How do older carers look after loved ones and take care of themselves? It’s a question faced by an increasing number of people. To mark the start of Carers Week, we look at the importance of taking a break from caring.
Many of us look forward to retirement as a chance to spend more time travelling or enjoying favourite leisure interests or trying new things we’ve never done.
But research by Age UK and Carers UK shows that almost 1.3 million people aged 65 or older are carers in the UK and the number of over 85-year-old carers has doubled in the past decade, to 87,000. One in three carers aged 65 to 74 give more than 50 hours of care a week. More than half of those aged over 85 do so.
The majority of carers over 65 are looking after a partner, although some are looking after elderly parents, or grandchildren, or relations with disabilities.
Taking a break from caring
Hubert, now 83, cared for his wife Phoebe for 12 years, while she suffered from advanced dementia. He said a positive attitude and taking breaks was vital:
‘Our three children were fantastic, even though they all had demanding full-time jobs. They would take it in turns to take her on holiday or have her to stay. That was the main break I got each year.
‘Phoebe also went to a day centre two or three times a week and I took those opportunities to do things locally. I kept very active in my neighbourhood. My advice to other people in a similar situation is to never allow yourself to wallow in self-pity. Get yourself involved in things which you can do.’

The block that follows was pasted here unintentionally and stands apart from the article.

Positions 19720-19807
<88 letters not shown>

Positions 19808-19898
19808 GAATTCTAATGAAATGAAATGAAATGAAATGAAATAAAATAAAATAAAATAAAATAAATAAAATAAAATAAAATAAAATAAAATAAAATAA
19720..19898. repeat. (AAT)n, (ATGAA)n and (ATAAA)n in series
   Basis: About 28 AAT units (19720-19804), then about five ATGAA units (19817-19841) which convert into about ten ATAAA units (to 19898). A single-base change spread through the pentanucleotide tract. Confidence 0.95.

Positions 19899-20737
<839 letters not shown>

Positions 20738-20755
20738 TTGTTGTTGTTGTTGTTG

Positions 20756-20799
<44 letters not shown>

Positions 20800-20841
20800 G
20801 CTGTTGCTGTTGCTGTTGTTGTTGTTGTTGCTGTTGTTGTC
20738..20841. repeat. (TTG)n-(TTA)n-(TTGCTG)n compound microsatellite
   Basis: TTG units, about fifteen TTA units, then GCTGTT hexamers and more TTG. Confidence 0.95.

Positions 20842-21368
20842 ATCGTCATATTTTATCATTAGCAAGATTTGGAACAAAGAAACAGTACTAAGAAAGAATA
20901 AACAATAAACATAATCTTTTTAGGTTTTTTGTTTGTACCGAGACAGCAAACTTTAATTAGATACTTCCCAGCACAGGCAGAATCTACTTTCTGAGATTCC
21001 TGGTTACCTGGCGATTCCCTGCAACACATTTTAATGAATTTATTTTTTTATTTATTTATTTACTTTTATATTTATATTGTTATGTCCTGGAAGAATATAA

Asking for help
The right support needs to be in place to help older carers understand the support and benefits system, maintain social links and ensure their health is also looked after.
Family carers do an amazing job caring for partners and older relatives, allowing that person to remain in familiar and comfortable surroundings.
They often do this with little support, but there is help available. Our free site, Which? Elderly Care, gives advice on benefits that are available for carers, such as carers allowance, and how local authorities can help.
Are you an older carer looking after a relative or partner? What do you do to take a break from caring? What would help to make things easier for you?